JOURNALIST: But who apart from few mills in Far-East Gippsland’s interested in biomass?
IAN MACFARLANE: Well it’s not just a few mills in Gippsland. It’s an issue in Tasmania and in terms of the Coalition it’s been an issue which we’ve raised at the negotiating table since day one.
GREG HUNT: I would just add one thing on this and that is that this was in Labor’s original legislation. It was also a recommendation of the Climate Change Authority, but it’s something that I’m very confident that we can resolve.
JOURNALIST: Let’s be clear, are you going to put the wood waste in one piece of legislation or are you going to try and move it separately to the other changes?
IAN MACFARLANE: We’ll be moving it as one piece of legislation. What happens to it in the Senate is up to the Senate to resolve, but in terms of the Coalition position, it is a 33,000 gigawatt hour target inclusive of wood waste.
JOURNALIST: But is this a big enough issue to justify continued uncertainty in the industry if no agreement can be made?
GREG HUNT: That will be a matter for the Labor Party. We’ve got agreement on the 33,000 gigawatt hours; we’ve got agreement on the small scale solar. I am very confident, very confident, that this will pass the Parliament as quickly as possible.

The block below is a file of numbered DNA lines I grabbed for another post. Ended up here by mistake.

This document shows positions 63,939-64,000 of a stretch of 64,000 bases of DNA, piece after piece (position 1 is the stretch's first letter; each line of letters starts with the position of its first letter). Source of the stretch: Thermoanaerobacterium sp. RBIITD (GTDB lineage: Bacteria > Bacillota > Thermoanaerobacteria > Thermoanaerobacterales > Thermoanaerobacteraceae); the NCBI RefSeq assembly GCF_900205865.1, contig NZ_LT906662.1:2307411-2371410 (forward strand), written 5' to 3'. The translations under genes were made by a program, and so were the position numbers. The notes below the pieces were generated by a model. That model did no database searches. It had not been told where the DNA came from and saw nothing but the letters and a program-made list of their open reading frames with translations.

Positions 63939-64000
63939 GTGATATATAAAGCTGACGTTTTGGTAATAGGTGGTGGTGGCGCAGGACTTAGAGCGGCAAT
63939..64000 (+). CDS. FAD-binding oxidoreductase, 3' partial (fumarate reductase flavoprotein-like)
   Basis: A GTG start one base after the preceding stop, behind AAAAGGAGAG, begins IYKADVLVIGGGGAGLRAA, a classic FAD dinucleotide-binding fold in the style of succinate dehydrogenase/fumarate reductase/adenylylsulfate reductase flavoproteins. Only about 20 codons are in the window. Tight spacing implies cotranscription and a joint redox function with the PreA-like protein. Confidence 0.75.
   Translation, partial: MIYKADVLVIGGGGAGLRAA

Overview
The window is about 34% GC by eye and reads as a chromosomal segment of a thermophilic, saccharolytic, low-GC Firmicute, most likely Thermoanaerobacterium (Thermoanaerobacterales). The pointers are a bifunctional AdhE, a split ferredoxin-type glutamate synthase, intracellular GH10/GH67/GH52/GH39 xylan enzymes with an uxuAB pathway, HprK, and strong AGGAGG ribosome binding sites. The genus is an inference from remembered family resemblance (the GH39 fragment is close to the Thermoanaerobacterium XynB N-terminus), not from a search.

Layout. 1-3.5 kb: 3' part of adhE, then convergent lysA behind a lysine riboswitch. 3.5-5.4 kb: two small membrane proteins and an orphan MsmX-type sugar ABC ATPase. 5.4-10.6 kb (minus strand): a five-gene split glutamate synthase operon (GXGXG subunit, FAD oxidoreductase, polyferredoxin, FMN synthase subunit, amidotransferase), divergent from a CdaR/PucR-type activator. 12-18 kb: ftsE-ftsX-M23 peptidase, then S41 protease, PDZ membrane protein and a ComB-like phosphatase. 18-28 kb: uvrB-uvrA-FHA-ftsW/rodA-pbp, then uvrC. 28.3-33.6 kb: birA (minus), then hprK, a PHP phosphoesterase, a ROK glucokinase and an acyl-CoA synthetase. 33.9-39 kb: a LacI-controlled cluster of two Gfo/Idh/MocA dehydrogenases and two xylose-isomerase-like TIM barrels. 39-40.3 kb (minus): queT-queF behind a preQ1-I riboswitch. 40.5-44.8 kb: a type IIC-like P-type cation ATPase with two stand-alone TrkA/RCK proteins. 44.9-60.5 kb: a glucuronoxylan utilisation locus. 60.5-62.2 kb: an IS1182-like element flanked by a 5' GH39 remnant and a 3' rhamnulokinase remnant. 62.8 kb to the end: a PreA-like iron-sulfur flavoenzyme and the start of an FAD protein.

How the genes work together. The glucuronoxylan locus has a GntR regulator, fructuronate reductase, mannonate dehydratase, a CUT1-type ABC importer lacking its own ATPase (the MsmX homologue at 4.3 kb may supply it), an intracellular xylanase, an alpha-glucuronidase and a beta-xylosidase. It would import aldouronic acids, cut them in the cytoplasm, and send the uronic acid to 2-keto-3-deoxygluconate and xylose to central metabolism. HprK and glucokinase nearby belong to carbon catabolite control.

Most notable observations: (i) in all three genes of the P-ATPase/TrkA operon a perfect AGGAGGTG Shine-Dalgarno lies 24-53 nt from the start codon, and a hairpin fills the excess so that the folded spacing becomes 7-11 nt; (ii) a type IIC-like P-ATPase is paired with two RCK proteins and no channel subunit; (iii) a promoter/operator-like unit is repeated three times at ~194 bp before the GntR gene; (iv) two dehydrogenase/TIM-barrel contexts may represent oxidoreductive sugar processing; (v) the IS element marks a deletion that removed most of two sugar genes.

JOURNALIST: Why are you so determined to include it?
IAN MACFARLANE: Well it’s been an issue that we’ve raised with the Opposition since day one. It’s an issue which our Party Room believes should be included and as Minister Hunt has just said it was issue that the Labor Party included in their original legislation.
GREG HUNT: … And which the Climate Change Authority recommended.
JOURNALIST: When might we see legislation be introduced?
IAN MACFARLANE: Well I mean that really depends on the reaction of our Party Room and of the Labor Party and their Caucus, but as soon as possible bearing in mind that we’ll have Budget bills to carry through.
JOURNALIST: What do you make of the comments from the solar industry that wind is going to take up the rest of the head space in the Renewable Energy Target under this deal? Are there any provisions that will see household solar get a boost in this?
IAN MACFARLANE: Well the scheme is as Penny Wong and the industry and I agreed. It is on the basis that to date we’ve seen, with the one or two exceptions where projects have been supported by the Australian Renewables Energy Agency, the renewable energy space taken up by wind. We have to remember the size of the task; we have to see as much renewable energy generation, in fact more, created in the next five years, as has been created in the last fifteen. That is a massive task. It’s why the Cabinet last night insisted that we maintain the biennial review process, because it has the potential to impact on the price of household electricity.